Getting in Tune with Careful Listening

A defining quality of a resilient workgroup is the capacity of its members to communicate effectively with one another. Achieving this state requires both clear statements as well as attentive listening.

A caveat for those hoping to increase their workgroup’s resilience is that people overestimate their capacity to listen. On the surface, listening seems so easy. You just sit there with your eyes and ears functioning. To be extra attentive, people go through entire conversations without glancing at their smartphones.

In practice, people construct much of what they take away from a conversation. That is, what ends up in one’s memory of a conversation comes to a large part from what the listener brings to the conversation. The other party’s words, gestures, or facial expressions impinge on that existing framework. Sometimes the other party’s impact is slight.

A fine example of our capacity to construct is demonstrated in reading a sample of text which is partially distorted. In this example, the capacity to ignore much of what is on the page is a real asset. It allows the reader to derive meaning from what is literally nonsense. But the outcomes of our reconstructions are not always so beneficial. The same process can be problematic when existing frameworks filter out the true meaning of a message.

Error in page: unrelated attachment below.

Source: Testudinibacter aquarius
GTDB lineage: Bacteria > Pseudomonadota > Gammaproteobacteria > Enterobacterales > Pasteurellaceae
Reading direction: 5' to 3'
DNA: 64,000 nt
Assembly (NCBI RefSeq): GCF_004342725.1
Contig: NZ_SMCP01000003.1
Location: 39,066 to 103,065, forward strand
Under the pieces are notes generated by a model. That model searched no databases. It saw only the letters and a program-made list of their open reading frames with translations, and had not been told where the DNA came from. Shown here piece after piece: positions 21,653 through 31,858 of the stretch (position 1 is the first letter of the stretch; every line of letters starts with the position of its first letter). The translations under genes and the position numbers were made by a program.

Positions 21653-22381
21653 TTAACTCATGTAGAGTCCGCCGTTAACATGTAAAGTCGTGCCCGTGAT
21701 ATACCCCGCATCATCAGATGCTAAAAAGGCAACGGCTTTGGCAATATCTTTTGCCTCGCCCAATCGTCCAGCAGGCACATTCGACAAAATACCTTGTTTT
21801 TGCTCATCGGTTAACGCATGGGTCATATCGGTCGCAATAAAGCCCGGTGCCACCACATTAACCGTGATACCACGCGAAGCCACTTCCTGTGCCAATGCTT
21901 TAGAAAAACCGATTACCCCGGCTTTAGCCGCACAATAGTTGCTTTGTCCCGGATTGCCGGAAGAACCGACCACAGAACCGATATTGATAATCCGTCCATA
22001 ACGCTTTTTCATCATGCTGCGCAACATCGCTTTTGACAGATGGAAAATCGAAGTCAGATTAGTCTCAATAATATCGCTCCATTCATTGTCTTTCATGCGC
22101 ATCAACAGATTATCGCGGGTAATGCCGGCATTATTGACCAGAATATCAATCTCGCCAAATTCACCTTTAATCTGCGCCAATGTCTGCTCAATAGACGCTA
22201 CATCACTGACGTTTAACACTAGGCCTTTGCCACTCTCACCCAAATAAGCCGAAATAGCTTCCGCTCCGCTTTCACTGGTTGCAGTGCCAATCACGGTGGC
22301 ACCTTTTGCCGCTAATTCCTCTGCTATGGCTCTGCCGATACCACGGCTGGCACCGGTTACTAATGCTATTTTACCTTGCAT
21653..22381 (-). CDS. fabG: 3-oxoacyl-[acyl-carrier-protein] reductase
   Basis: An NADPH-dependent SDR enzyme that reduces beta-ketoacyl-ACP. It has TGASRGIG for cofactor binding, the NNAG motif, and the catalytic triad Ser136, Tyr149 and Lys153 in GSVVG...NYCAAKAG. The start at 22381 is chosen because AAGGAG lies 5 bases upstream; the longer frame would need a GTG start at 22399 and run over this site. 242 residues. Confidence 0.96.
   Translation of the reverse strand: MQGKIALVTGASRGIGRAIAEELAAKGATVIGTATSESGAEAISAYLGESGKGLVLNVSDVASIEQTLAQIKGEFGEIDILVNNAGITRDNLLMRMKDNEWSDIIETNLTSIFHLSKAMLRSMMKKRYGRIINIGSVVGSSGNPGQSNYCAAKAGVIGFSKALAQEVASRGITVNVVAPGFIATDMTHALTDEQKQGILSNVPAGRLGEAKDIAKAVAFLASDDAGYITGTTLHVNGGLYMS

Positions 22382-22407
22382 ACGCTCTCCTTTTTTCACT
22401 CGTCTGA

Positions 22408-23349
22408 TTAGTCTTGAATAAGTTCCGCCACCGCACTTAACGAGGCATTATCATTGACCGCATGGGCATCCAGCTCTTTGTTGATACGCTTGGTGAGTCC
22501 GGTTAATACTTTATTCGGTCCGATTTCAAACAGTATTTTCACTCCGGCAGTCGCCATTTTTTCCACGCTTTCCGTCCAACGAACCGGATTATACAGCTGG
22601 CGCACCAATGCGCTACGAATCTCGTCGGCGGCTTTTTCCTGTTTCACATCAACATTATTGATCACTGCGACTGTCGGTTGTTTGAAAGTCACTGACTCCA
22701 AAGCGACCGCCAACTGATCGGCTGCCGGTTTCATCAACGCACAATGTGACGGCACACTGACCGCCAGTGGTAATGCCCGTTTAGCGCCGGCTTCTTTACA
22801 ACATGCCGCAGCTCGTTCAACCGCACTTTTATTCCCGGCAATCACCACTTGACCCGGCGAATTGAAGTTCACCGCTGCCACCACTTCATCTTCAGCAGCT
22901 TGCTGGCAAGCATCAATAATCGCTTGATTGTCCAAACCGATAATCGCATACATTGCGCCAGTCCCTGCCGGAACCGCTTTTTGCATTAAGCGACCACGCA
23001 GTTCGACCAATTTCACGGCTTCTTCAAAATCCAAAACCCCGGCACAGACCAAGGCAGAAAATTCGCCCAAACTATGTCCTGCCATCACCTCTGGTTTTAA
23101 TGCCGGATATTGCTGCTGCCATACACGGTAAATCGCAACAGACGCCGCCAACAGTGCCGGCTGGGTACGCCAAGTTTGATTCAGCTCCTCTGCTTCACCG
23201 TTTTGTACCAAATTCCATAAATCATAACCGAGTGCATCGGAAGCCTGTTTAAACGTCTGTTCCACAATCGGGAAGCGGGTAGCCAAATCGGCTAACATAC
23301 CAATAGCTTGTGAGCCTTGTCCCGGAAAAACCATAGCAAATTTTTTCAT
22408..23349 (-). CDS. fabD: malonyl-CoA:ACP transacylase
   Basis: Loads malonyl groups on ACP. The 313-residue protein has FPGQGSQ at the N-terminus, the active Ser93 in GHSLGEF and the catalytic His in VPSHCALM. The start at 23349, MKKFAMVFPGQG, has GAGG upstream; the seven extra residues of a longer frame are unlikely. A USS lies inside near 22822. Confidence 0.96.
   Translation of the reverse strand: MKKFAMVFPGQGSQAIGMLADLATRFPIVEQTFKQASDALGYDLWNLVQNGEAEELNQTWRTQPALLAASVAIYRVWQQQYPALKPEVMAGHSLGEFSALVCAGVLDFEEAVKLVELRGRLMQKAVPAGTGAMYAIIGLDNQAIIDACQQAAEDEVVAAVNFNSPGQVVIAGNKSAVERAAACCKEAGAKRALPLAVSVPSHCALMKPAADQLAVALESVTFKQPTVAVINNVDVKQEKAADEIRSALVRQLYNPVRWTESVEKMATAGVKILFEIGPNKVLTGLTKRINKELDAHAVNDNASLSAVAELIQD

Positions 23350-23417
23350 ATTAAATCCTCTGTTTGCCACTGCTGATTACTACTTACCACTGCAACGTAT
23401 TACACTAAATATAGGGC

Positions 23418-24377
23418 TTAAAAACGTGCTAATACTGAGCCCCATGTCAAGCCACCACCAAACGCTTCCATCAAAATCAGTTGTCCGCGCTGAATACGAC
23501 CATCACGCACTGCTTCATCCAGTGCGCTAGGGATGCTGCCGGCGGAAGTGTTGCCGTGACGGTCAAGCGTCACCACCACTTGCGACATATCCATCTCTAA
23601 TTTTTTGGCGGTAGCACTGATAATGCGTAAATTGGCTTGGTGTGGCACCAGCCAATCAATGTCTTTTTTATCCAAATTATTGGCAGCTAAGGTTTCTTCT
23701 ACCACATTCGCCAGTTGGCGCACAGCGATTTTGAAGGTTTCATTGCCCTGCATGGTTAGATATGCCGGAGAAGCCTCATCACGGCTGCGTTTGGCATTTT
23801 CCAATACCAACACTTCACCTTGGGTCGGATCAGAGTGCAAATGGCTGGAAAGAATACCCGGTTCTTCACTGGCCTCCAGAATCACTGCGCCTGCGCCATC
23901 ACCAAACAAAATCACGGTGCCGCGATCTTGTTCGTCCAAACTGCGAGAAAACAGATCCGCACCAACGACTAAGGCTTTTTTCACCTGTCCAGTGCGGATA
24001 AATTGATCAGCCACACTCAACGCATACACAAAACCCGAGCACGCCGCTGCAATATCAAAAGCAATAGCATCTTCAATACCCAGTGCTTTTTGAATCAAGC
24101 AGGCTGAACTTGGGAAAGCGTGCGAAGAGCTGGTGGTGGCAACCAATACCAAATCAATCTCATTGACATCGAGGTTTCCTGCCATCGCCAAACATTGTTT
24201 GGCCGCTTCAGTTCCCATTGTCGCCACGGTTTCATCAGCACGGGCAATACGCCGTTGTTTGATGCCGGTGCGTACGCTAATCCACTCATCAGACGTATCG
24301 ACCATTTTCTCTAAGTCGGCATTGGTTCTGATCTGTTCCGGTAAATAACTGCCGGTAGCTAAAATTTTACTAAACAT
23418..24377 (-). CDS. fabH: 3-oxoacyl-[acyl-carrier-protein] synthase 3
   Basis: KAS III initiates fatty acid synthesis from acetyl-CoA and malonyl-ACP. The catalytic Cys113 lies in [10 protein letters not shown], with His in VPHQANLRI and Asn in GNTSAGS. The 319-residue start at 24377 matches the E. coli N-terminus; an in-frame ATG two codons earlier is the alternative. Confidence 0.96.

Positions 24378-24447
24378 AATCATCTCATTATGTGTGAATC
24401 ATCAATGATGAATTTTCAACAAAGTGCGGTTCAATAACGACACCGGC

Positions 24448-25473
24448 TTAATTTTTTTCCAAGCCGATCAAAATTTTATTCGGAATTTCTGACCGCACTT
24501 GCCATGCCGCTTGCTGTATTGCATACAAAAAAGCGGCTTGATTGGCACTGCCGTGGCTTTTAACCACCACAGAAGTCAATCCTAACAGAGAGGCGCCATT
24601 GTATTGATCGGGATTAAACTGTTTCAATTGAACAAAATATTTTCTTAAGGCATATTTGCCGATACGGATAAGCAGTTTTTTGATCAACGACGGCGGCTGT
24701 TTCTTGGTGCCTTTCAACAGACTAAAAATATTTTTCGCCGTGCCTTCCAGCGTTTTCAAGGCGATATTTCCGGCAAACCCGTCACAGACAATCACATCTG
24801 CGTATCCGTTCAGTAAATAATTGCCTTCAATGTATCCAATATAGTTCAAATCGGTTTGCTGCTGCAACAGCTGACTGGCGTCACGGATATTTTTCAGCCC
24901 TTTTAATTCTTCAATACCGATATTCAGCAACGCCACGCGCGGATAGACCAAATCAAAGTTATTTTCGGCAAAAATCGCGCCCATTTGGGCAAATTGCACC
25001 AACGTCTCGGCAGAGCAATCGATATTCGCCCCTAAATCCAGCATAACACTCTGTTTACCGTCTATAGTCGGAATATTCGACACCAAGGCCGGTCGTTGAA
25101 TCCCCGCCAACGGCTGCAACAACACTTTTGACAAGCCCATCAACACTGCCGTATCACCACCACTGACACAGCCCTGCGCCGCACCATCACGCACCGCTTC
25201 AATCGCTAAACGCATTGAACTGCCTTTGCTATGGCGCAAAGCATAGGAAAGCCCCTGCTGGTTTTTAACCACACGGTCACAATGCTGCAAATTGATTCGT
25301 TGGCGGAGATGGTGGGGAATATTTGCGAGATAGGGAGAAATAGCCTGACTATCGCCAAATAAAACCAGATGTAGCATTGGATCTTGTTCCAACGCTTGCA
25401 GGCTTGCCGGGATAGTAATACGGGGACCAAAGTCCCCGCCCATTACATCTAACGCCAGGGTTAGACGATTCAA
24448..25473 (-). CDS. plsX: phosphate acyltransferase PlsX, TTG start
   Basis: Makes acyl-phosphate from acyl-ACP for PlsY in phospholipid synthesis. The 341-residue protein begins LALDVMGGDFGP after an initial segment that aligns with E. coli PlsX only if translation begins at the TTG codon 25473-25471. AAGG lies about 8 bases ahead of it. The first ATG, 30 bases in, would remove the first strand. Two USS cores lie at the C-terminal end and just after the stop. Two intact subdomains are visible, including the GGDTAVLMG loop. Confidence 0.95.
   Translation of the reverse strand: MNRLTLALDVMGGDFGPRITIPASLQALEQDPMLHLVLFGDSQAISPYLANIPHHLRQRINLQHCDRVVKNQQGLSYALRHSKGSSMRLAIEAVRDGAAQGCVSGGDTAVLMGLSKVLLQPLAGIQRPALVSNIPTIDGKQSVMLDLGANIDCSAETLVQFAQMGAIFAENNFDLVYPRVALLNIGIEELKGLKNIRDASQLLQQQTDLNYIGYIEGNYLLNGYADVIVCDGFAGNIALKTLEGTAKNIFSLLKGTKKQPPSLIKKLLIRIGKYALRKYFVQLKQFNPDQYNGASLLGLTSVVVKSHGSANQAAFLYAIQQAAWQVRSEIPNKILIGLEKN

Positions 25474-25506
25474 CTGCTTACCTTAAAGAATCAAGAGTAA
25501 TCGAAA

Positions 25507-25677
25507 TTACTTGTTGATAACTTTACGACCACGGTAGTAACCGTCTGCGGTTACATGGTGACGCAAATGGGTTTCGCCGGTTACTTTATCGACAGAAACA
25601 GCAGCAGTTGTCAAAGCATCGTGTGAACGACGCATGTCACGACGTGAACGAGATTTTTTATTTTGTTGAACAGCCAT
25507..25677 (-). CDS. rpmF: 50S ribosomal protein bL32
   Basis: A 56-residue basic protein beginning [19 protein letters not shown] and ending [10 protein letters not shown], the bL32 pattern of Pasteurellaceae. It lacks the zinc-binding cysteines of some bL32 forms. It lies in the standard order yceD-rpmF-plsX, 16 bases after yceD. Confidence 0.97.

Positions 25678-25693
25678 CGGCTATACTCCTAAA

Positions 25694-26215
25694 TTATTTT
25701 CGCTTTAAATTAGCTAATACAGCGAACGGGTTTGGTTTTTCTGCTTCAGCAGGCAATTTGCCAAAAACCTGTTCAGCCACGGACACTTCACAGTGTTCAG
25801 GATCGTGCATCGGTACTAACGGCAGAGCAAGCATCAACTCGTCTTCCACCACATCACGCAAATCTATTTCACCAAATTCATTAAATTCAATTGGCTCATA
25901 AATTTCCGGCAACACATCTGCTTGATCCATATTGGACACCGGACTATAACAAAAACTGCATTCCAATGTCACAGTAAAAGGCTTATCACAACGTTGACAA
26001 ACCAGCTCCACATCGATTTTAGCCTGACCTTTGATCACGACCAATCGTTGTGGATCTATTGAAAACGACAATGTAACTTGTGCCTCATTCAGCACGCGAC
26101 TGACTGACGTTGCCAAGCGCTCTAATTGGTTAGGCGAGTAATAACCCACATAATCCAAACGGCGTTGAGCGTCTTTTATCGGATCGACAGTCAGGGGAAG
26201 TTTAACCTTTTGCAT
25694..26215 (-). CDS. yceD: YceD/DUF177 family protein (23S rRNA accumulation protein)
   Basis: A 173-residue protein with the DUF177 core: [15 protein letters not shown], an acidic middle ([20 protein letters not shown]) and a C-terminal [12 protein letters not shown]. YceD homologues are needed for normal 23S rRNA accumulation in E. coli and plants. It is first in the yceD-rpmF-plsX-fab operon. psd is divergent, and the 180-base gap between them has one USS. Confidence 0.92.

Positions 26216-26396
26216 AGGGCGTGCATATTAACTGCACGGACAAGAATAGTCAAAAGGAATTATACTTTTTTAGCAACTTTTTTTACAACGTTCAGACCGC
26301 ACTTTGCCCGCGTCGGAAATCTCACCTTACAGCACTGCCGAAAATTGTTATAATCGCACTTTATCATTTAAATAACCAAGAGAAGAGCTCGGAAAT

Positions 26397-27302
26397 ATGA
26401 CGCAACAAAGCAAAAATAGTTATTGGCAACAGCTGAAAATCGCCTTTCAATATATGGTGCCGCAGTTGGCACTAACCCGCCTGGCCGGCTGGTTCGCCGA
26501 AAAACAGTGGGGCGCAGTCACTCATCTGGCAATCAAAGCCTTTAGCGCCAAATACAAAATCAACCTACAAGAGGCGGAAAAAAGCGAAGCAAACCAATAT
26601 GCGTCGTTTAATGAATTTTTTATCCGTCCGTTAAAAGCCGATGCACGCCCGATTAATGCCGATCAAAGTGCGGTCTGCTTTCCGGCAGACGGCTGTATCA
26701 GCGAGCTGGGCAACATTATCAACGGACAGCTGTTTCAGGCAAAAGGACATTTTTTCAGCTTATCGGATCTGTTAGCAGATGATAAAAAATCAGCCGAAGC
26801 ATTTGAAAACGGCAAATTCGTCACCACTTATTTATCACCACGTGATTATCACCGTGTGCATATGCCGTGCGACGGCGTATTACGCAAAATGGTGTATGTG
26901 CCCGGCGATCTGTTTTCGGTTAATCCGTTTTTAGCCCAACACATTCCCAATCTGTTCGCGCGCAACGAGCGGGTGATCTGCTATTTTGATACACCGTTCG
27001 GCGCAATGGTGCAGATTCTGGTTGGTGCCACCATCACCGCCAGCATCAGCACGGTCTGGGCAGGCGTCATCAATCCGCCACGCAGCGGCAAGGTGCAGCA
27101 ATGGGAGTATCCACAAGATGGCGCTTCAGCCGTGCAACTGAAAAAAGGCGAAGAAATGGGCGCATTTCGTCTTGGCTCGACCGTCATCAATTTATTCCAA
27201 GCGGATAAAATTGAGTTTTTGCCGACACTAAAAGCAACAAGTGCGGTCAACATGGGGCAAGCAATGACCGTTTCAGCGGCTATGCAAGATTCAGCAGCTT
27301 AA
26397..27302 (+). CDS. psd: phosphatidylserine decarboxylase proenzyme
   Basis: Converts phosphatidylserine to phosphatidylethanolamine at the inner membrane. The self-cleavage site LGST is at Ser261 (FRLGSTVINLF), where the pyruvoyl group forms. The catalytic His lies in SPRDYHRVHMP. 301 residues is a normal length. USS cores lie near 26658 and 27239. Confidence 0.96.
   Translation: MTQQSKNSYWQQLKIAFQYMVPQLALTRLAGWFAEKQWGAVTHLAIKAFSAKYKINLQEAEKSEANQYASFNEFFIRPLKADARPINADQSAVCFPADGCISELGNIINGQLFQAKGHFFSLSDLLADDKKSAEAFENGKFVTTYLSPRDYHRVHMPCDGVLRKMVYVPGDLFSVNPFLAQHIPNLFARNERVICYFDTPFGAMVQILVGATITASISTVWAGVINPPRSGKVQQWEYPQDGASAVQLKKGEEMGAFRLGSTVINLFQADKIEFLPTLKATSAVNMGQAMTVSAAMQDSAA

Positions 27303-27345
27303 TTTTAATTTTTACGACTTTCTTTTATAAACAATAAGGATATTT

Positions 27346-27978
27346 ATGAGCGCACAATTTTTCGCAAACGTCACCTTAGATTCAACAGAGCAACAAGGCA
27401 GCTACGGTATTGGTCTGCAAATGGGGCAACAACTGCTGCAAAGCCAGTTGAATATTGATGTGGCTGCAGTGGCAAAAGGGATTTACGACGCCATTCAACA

An example of refining and intensifying the capacity to listen is playing music with other people. On the most micro level, the primary listening challenge for a music group is playing in tune. Doing so begins with tuning up at the beginning, but intonation is an ongoing process throughout. Most musical instruments have a range of latitude on each note. When a flute player closes the three keys controlled by the left hand, the instrument plays a G but subtle adjustments can move that pitch a bit sharp or a bit flat. Where the tone ends up is not automatic. Getting it to the right pitch requires careful attention.

Attentive listening is a complex capacity. It improves with practice. For some, playing music provides an excellent basis for refining that capacity. But it is not the only option. An alternative is to take a moment to listen carefully. Whether in a coffee shop, an airport waiting area, or a workplace, people are surrounded by sounds. Some are loud and aggravating; others are subtle and perhaps intriguing. Taking a moment to listen through the layers of sound, identifying each one, and figuring out one’s relationship with that sound can be a learning experience.

Being a really good listener is worth the investment.

What works best for you?

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